Well, the first day of finals and my students were presenting their poetry posters as their final in my class. I always have some really good artwork and this year was no exception. The poster on top was done all in pencil. To the left of the big Death word is the list of literary devices and below that the analysis of the poem. On the flip side was the Shel Silverstein poem a foreign exchange student chose because it was lighthearted and happy. Both students did an excellent job and the artwork is wonderful. Another class presents tomorrow and then the last two on Thursday. Friday is a regular minimum day with the Winter Fair during lunch. More on that Friday. I know I will have some more good artwork to show you tomorrow. My only regret is that, because I have so many more students now, (135+/- instead of 65+/-) I do not have the wall space in my class room to display them all. Maybe I will rotate them for the next couple of months so no one feels left out. Oh, and the good news, because the rubric to grade these is fairly forgiving, the lowest grade earned today was 87/100. Hoping that will increase the grade averages for the semester.

Monday, December 15, 2014

Winter at Last

      Winter is here at last. Took it long enough. Most of the kids are complaining of the cold today. We rarely get snow on the Central Cost of California. But the temperature is 51* right now and there is a blustery breeze with a threat of 2 days of rain.
      Today is the first day of Finals week. A regular day, (if you can call any day with teenagers a regular day.) But a regular schedule at least. Tomorrow we start actual finals. My classes are presenting poetry posters. As with any project I have many, many who have waited until the last minute to do them. So we will see what tomorrow brings. These posters will also be some of the students last opportunity to pass the class, even though it may only be with a low D. I have eternal hope that they will step up to the plate and get it done, even at the last minute. 

Friday, December 12, 2014


    Today I had a student inform me that the only reason he's going to stay in school is because he wants to have a quote in the yearbook when he's a senior. 
Here's what he wants to have under his senior picture:
"You can catch flies with honey but you can catch more honeys being fly." A.C. (I told him I would give him credit!)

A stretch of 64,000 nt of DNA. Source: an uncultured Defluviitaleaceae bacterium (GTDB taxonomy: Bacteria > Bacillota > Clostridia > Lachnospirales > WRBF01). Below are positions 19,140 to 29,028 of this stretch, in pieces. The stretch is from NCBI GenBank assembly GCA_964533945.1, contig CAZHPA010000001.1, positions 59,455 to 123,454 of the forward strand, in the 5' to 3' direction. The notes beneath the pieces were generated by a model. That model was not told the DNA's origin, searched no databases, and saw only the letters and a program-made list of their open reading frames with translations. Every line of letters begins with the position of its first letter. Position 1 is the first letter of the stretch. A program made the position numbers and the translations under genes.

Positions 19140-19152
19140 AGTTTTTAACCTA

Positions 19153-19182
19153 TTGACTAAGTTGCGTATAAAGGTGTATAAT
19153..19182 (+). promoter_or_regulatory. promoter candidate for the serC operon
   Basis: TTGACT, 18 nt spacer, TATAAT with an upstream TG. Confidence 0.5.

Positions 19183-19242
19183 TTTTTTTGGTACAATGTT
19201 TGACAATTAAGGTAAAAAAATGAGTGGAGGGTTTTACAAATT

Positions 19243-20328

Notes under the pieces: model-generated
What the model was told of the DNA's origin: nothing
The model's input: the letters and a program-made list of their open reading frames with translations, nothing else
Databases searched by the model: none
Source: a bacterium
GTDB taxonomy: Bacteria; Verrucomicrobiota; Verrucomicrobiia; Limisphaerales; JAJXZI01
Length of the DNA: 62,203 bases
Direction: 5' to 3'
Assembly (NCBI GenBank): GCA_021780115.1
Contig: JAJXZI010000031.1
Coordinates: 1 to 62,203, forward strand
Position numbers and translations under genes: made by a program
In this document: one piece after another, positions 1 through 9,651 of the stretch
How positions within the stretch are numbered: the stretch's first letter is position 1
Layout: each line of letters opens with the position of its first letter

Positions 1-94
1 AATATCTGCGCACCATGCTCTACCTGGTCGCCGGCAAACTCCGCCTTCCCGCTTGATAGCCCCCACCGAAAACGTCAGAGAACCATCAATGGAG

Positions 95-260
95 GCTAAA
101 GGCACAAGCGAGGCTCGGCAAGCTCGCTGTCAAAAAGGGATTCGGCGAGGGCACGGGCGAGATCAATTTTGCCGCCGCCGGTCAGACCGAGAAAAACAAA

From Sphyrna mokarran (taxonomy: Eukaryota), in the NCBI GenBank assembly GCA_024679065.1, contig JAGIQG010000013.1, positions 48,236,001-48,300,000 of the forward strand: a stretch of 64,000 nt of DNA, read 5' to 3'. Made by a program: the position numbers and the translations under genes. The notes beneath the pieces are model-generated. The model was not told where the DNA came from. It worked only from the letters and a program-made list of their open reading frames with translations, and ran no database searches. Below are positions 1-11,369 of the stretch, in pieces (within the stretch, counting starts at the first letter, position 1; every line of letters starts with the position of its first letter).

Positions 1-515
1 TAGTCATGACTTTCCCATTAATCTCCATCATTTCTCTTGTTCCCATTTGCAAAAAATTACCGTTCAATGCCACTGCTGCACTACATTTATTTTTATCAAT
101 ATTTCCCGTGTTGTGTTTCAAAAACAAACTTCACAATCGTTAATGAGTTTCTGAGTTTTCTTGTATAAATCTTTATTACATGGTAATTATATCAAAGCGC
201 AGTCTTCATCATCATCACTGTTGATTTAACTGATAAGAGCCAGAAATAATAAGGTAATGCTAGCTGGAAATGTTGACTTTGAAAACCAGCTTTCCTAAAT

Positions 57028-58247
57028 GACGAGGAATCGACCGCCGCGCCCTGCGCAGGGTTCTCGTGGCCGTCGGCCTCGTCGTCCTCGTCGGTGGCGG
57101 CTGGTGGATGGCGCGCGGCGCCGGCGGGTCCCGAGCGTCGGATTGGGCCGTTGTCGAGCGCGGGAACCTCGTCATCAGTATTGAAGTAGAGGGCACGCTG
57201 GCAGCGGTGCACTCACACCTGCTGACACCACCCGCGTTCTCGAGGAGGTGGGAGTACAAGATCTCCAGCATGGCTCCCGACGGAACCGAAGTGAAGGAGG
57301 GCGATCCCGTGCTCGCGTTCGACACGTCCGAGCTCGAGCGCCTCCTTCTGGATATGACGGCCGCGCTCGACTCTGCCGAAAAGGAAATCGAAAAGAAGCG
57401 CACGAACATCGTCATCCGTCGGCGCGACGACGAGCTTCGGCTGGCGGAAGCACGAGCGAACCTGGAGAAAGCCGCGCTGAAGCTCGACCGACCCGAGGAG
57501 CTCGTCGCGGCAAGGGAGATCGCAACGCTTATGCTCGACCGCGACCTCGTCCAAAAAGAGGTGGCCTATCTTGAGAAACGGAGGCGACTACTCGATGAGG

Kind of corny but he is very proud of his quote.
I told him, "Whatever it takes!"
It's been a really long week. Next week is Finals week. Happy Friday!

Thursday, December 11, 2014

Smiley Face

I was met with this on my board today. It made me smile and it's not even Friday! I am amazed that these kids, for the most part, still actually like me. I rail at them and judge their work and encourage them endlessly to do better. They can be better. I know it and when I see something like this I know they know it too.
Oh, I'm sure I have the opposite effect on some of the kids. Two years into teaching I had a death threat on my board. There were 6 possible suspects. The young man that finally was accused of the incident, I believe, was not the guilty party. But I think his friends threw him under the bus, so to speak, and he took the rap because he was afraid of being shunned. When he confessed there were a lot of kids, his friends included, that gave him a hard time. I don't think Administration handled it too well and his parents eventually requested he be transferred to another high school in the district. 
I think, for the most part, that students like teachers that make rules and stick to them. All children like boundaries, even though they all insist they yearn to be free. I am constantly putting up boundaries for my students. Difficult assignments, defined due dates, no excuses. I am always telling them they are not living up to their potential. They can do better. They have to be better prepared. And even though I have not set out to be liked, it seems I still am.

Wednesday, December 10, 2014

Another Lesson